Next, BIOS verifies that the biometric template stored in memory is authentic, i.e., the biometric template is the one certified by the administrator. First, in step 240, BIOS retrieves the linked template/encrypted template hash 152′ from memory 60″ and separates the pair into the template 122′ and the encrypted template hash 142.′ In step 242, a hash of the template 122′ is calculated to form a first digest value 243. Next, in step 244, BIOS retrieves a public key 245 for the administrator from the ESS 80″ and uses it to decode the encrypted template hash 142.′ The result is a second digest value 247 representing the decoded template hash 142′. Finally, the first digest value 243 is compared to the second digest value 247 in step 246, and in step 248, it is determined whether the digest values 243, 247 match. If the digest values 243, 247 do not match, the boot sequence is terminated and the administrator notified via step 250. If the digest values 243, 247 match, BIOS 70 has verified that the template 122′ has not been altered since the administrator registered the template 122,′ and that the template 122′ can now be used to verify the identity of the user attempting to log onto the computer system.
Thus, once the template 122′ is authenticated, it is loaded into a matching engine 75 in BIOS 70, via step 260, along with the biometric image 232 provided by the user. There, the template 122′ and biometric image 232 are compared in step 270. One should note that an exact match between the template 122′ and biometric image 232 is not necessarily required because a user would not be expected to provide his or her biometric information in the exact same manner or location each and every time. For instance, the user providing a finger print (biometric information) might place his or her finger in a slightly different location on the sensor 30′ each time he or she is prompted to provide biometric information. Thus, in one embodiment of the present invention, a matching algorithm is used in the matching engine 75 to compare “points” from the biometric image 232 and the template 122′. Other methods and algorithms to compare the image 232 and the template 122′ would be readily apparent to those skilled in the art, and such methods would fall within the scope and spirit of the present invention.
In step 275, it is determined whether the biometric image 232 matches the template 122.′ If a match is determined, the user is the authorized user certified by the administrator, and BIOS 70 will continue to execute the boot sequence in step 280. If a match is not determined, the user is not authorized to operate the computer system and the boot sequence will terminate and the administrator notified, via step 250.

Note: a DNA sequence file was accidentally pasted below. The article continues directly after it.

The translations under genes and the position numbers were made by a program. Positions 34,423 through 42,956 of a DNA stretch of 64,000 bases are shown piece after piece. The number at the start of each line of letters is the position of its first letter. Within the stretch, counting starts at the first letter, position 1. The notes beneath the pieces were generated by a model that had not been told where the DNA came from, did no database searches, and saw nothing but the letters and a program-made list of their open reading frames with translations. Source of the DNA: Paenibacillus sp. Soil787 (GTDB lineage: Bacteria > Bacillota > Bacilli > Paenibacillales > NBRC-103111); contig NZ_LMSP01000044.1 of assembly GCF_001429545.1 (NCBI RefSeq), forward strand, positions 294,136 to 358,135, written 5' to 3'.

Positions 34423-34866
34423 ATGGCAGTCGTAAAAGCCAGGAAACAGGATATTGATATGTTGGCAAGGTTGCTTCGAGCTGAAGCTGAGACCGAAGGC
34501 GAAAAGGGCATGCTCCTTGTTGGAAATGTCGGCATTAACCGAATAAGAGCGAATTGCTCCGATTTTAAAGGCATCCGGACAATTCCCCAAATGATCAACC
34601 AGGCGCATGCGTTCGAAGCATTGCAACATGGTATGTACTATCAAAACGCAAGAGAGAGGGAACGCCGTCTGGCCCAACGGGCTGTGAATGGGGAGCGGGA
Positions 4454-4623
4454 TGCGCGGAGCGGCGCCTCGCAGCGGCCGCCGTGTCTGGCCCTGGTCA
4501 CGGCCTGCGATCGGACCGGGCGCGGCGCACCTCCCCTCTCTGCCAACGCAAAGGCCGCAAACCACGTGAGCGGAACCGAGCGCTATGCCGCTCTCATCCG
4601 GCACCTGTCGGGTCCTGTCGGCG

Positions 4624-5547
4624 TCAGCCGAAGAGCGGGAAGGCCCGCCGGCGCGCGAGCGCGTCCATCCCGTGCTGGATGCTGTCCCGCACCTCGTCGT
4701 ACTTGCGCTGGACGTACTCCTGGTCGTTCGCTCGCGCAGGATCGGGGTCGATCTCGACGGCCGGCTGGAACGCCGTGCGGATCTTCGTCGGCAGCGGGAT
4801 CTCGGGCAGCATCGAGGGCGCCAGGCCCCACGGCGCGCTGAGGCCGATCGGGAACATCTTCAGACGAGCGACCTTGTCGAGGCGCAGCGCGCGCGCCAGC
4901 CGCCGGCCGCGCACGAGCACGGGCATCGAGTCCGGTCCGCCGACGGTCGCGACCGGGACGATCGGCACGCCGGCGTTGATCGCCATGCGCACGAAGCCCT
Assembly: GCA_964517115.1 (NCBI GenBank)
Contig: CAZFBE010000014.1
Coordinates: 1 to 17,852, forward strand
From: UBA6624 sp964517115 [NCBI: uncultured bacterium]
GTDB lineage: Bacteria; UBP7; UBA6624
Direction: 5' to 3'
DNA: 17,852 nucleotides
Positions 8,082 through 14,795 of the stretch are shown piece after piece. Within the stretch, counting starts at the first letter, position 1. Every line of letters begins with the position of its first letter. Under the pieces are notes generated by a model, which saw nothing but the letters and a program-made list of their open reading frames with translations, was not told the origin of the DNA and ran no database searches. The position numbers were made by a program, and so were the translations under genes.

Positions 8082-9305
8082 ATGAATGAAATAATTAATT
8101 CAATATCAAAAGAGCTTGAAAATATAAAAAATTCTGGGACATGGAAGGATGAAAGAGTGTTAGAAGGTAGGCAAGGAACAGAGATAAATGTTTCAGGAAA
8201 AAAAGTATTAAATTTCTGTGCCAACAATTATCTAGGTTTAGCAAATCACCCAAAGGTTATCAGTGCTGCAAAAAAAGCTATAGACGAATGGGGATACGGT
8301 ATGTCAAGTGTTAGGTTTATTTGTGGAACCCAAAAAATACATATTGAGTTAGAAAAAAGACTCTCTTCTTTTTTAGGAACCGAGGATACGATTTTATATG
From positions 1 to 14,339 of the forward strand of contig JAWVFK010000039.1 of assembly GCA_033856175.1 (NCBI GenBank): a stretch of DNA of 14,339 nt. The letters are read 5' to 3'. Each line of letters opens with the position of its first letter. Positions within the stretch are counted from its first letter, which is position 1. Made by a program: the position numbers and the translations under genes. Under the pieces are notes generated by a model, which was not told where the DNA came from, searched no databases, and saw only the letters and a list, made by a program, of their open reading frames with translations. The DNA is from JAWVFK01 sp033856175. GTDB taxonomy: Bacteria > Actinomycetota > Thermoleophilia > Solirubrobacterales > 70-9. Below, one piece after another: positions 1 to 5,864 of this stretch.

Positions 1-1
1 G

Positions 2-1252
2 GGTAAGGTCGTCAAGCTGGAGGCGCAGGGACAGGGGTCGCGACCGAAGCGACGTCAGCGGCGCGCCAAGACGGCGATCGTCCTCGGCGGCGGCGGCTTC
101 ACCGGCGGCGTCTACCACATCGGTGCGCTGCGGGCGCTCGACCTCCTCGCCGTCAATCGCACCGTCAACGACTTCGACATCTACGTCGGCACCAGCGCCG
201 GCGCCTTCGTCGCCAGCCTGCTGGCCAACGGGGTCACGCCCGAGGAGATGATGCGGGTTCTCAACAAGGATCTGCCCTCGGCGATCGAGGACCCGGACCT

The preferred embodiment of the present invention, therefore, provides a system and method for performing user authentication during the initial boot sequence using biometric information. Through aspects of the present invention, an unauthorized user would be prevented from tampering with the stored template, i.e., replacing the registered template with an unauthorized template, because of the additional encryption steps provided by the ESS during the registration phase. Thus, the present invention offers multiple layers of security in that it verifies the authenticity of the stored template before the template is used to authenticate the identity of the user attempting to log onto the computer system. In this manner, the computer system is protected from intruders. Moreover, because registration of the template is performed by an application program outside of BIOS, the limited resources available in BIOS are not depleted.
Although the present invention has been described in accordance with the embodiments shown, one of ordinary skill in the art will readily recognize that there could be variations to the embodiments and those variations would be within the spirit and scope of the present invention. Accordingly, many modifications may be made by one of ordinary skill in the art without departing from the spirit and scope of the appended claims.
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|U.S. Classification||713/186, 382/115|
|International Classification||H04K1/00, H04L9/00, G06F21/00|
|Cooperative Classification||G06F21/32, G06F21/575|
|European Classification||G06F21/32, G06F21/57B|
|Oct 4, 2001||AS||Assignment|
Owner name: INTERNATIONAL BUSINESS MACHINES CORP., NEW YORK
Free format text: ASSIGNMENT OF ASSIGNORS INTEREST;ASSIGNORS:CROMER, DARYL CARVIS;JANKOWSKY, JOSHUA JAMES;LOCKER, HOWARD JEFFREY;AND OTHERS;REEL/FRAME:012239/0076;SIGNING DATES FROM 20011001 TO 20011003
|Aug 4, 2005||AS||Assignment|
Owner name: LENOVO (SINGAPORE) PTE LTD.,SINGAPORE
Free format text: ASSIGNMENT OF ASSIGNORS INTEREST;ASSIGNOR:INTERNATIONAL BUSINESS MACHINES CORPORATION;REEL/FRAME:016891/0507
Effective date: 20050520
|May 14, 2010||FPAY||Fee payment|
Year of fee payment: 4
|Mar 19, 2014||FPAY||Fee payment|
Year of fee payment: 8